by Janis Susan May/Janis Patterson
Every so often one of my writers' groups will conduct a workshop on 'how to create a character.' I've taken a few of them and the methods range from a half-dozen point checklist to a six page questionnaire that goes into such depth as the character's favorite flavor of Jello, the schools he attended, what kind of pet he had as a child.... You get the idea.
I've tried them all, and each time created a deep, multi-faceted character. A completely dead deep, multi-faceted character. They had all the proper points, but they never came to life on the page. Working with them resulted in all the joy and sparkle of Silly Putty. Oh, they moved from Point A to Point B when I directed them, and spoke the words I put in their mouths, but they were reminiscent of nothing so much as Gumby or King Kong - their movements were obviously stop-animation instead of really coming to life.
So I quit taking classes and went back to what I've always done - letting the character come to me. Almost every writer has snorted with disbelief when I tell them about the birth of my characters, but - other than my occasional forays into how-to-create-characters classes - it's always worked for me.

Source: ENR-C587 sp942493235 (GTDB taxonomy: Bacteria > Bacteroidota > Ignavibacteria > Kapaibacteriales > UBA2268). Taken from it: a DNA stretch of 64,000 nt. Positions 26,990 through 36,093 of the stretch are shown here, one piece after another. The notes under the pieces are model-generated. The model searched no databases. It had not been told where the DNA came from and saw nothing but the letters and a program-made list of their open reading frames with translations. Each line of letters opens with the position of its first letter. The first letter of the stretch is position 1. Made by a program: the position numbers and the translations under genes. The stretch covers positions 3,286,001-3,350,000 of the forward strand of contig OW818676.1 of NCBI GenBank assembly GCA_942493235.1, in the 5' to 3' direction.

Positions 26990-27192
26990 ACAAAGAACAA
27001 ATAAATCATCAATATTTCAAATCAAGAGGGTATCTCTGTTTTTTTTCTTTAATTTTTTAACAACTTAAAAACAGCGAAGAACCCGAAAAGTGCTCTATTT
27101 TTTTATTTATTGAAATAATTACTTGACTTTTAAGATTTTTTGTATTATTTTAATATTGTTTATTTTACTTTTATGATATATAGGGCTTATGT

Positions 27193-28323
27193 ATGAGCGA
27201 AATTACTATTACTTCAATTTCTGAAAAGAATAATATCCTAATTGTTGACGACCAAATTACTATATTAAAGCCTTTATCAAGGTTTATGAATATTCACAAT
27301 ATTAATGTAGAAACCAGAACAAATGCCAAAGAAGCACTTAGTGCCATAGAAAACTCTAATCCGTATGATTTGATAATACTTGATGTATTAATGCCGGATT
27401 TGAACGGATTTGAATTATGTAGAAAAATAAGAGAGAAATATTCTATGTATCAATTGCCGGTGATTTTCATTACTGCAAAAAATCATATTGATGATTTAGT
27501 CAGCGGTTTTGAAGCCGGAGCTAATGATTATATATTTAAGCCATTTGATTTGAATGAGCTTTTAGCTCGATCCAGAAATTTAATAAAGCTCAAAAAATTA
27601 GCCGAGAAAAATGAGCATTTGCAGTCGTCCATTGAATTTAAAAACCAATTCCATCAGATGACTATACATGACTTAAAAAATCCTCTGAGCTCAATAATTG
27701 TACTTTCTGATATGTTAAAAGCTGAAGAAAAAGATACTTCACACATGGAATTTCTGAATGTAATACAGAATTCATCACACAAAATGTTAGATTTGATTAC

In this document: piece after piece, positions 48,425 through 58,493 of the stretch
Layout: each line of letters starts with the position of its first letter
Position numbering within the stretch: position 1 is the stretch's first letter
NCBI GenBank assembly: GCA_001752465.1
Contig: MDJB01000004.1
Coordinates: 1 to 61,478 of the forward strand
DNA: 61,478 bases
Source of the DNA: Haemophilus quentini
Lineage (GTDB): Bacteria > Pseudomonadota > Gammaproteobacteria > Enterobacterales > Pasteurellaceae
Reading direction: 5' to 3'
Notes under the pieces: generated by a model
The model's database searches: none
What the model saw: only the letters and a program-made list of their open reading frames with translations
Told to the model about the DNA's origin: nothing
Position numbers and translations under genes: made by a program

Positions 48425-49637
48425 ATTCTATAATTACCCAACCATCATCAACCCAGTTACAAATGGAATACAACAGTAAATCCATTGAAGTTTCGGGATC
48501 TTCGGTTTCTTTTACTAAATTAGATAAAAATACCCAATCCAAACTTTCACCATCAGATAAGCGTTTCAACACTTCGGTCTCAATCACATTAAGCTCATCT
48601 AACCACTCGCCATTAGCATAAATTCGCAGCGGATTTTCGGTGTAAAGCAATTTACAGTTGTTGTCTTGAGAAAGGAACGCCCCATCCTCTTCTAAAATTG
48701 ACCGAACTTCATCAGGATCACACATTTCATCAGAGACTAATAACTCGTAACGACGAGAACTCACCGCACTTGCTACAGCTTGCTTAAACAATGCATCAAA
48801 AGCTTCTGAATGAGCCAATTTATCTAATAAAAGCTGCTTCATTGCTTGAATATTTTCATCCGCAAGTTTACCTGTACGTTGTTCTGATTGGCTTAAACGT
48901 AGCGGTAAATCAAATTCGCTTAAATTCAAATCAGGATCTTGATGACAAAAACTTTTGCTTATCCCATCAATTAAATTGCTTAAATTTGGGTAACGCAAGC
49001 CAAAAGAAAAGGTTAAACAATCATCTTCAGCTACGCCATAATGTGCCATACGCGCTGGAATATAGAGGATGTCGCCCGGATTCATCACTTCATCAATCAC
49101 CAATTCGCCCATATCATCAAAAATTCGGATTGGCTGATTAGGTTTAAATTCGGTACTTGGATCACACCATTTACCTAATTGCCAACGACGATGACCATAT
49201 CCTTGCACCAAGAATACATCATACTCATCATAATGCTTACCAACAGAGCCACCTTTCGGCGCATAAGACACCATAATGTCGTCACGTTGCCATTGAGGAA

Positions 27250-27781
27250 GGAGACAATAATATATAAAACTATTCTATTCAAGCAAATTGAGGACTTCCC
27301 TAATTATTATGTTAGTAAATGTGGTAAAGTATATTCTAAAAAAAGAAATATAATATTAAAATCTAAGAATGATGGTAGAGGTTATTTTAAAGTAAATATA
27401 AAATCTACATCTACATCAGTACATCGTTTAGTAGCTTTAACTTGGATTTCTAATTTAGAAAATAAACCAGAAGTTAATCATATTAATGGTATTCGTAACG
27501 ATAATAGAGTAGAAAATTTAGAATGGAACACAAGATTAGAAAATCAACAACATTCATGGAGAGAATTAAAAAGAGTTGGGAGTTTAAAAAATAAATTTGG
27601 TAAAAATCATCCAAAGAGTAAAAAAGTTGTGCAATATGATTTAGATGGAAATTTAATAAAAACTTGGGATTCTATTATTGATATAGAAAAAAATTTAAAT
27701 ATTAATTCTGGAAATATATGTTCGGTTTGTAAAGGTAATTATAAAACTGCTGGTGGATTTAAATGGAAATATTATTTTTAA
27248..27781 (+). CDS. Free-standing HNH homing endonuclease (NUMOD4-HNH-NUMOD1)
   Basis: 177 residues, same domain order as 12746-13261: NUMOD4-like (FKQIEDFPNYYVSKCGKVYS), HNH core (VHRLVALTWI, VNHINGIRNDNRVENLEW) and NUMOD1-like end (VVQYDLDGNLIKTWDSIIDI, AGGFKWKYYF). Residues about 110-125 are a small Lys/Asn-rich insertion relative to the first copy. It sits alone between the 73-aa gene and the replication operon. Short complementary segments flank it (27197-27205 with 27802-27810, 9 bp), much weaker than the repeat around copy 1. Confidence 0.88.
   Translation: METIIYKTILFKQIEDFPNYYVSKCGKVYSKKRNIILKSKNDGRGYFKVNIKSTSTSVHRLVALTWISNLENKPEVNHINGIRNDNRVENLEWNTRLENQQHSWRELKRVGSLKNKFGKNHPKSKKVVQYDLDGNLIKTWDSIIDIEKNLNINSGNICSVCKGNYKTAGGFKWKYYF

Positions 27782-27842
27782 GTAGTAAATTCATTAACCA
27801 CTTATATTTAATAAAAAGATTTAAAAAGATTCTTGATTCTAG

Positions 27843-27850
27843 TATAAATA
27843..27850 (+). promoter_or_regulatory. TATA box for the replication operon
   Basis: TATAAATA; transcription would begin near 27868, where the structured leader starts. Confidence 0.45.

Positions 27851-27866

So what do I do? Nothing. My characters simply walk in, tell me their name, and start fitting into the vague storyline that I've started with. And yes, they tell me their names. Once I really didn't like a character's (the hero!) name and changed it. He didn't like it, so he shut up and refused to speak to me again until I changed it back to what he wanted some three weeks later.
Who said writers had complete control in their own world?
I know this technique (technique? maybe dictatorship?) wouldn't work for all writers. Huh, it may not work for any writer besides me, but that's the point. Even if I'm the only one it works for, it does work for me. I know the character's-favorite-Jello system works for some people. It doesn't work for me, but I'm glad it works for them.
What I'm trying to say is that there is no one singular this-way-only technique for writing a book. The only thing that we all should do is write a good book. How we write that book is up to us. There are many good techniques, probably some I've never heard of. The important thing is that each writer has to find the one that works for him. Or which ones work for him. There's no rule saying you can only use one technique. As long as you turn out a good book, it doesn't matter.